Lula Hints Brazil Might Use Public Money to Rescue Bankrupted Varig

Brazilian President Luiz InΓ‘cio Lula da Silva said Friday, April 28, that the government can provide the funds needed to prevent troubled air carrier Varig from shutting down.

Lula, said the government did not plan to directly inject funds into the cash-strapped airline, but could keep the airline going by providing loans to a company interested in acquiring Varig.

"I’ve said publicly that the government is not going to put public money (into the airline). What we can do is finance (a deal to) save Varig," Lula said in reference to ongoing negotiations for the sale of the company.

He said a market solution as opposed to a government bailout was the answer to the airline’s financial crisis.

Varig, which has close to 11,000 employees, has debts of some US$ 4.3 billion, most of which is owed to public entities. In past weeks, the airline acknowledged that it lacked the funds to meet daily expenses, including fuel costs and the price of renting terminal space at airports.

"Varig, like other Brazilian companies, became a sort of national passion," said Lula. "But these things can’t be handled with one’s heart," but instead the problem must be considered as one of a private company with problems, he said.

The president said he agreed with the stance of Rio de Janeiro Judge Luiz Roberto Ayoub, who is in charge of the airline’s legal proceedings. The company entered a court-supervised recovery process last June after being unable to pay its suppliers.

According to the judge, Varig cannot be considered completely bankrupt since it is still a viable company and could be acquired by a firm interested in infusing it with capital.

Earlier this month, Brazil’s social security ministry took control of the Aerus pension fund, which serves workers in the aviation sector.

The ministry said that the move was aimed at "protecting the interests of the participants" and preventing use of pension money to shore up the finances of Varig. Some of the troubled carrier’s employees proposed dipping into Aerus for that purpose in a letter sent to the federal government.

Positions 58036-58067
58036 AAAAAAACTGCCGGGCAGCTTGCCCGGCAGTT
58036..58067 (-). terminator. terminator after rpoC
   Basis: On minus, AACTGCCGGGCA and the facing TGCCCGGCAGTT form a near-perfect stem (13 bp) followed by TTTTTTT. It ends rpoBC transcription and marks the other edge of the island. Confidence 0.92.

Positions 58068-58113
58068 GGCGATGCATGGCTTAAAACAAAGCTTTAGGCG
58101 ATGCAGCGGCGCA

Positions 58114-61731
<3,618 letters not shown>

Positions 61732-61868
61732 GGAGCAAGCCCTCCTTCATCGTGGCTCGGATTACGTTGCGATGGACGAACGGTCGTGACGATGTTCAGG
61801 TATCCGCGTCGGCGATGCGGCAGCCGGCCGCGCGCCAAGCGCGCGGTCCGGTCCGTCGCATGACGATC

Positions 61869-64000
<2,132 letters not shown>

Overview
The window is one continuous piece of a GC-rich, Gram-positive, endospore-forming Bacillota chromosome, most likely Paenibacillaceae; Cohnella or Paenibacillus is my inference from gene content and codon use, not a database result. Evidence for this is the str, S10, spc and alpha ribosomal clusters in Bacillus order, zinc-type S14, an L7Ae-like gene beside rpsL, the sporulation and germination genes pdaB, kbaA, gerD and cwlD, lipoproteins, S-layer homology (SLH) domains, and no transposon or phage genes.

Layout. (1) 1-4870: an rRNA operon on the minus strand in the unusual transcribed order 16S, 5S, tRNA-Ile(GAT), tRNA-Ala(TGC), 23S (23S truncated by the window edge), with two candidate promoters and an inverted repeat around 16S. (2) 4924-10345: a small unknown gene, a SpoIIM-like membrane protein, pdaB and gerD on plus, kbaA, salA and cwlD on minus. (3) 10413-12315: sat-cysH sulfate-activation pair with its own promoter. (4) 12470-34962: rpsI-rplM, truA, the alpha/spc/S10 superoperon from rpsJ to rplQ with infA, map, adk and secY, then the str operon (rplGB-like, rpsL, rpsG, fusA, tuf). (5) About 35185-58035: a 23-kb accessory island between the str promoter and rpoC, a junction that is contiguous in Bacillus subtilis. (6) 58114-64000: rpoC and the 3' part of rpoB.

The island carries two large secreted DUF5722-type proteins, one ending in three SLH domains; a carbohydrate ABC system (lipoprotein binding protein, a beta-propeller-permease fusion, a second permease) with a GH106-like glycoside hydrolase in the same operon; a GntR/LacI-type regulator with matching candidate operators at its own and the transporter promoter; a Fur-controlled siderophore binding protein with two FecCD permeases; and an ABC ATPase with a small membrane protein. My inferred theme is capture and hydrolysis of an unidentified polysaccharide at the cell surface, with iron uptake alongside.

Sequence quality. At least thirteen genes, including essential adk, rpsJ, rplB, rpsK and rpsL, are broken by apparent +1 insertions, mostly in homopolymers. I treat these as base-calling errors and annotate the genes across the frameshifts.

Aerus is already one of Varig’s biggest creditors, with the airline’s owing the fund roughly 2.3 billion reais (US$ 1 billion) in the form of employee pension contributions that the carrier improperly retained.

Varig was Brazil’s largest airline until recent years. Although it is still the nation’s leader in international flights, with 32 percent of the total, it has fallen to third place in terms of domestic flights in recent months and has grounded several of its planes for lack of ability to pay maintenance costs.

Mercopress – www.mercopress.com

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  • Show Comments (6)

  • greg

    put a pic of da money on da PG. cause i have to take it 2 school or else i’ll get an F πŸ™ πŸ™ πŸ™

  • Guest

    ??????????/
    what money does brazil use?

  • Guest

    What is really the Airlines Problems
    What is really Varig’s financial problems? Once this is truly addressed then steps should be made to determine what are the next steps. I am surprised by the amount of debit accumulated by this airline. Being sold off to private investors isn’t always the right solution. If the core of the business model has a problem, it’ll always have problems whether it is publicly or privately owned.

    Is it the cost of rising fuel? Mismanagement? Lack of passengers? Competition market situation? Pricing structure? Over burdened pension plan? High taxes? Equipment issues? Service gaps? Unprofitable hubs or flights?

    Viva la Brazil—
    Roberto- Chicago
    acommonthought@aol.com

  • Guest

    Staus Quo !!
    Looks like nothing has changed…. still passing out the peoples’ money to his politcally connected friends. Can’t wait for the election.

    Classificados Gratis

  • Guest

    The Future of Varig
    Varig needs to be sold to a private equity firm who can then re-structure the business so it’s ran as a comercial enterprise not as a bus service for migrant workers and wealthy Brazilians. Then Brazil needs to deregulate it’s international aviation market to boost competition and quality. Brazil needs more tourism not less.

  • Guest

    Raimundo Santos
    Lula should not be so preocuppied with bankrupted companies, but also with urgent social causes. In fact, Lula is giving a shit for social programs which might help tackle the chasm between the rich and the poor in this country. I don’t believe a word he says. It’s all part of his demagogic political rhetoric. Have a look at what he promised on his last presidential campaign and you’ll notice he’s a complete failure. However, he’s just a by-product of our dirty, unfair political system, which deceives masses of people with the help of our nasty, alienating media. Education is the key to solve many of Brazil’s injustices. Down with our political system!

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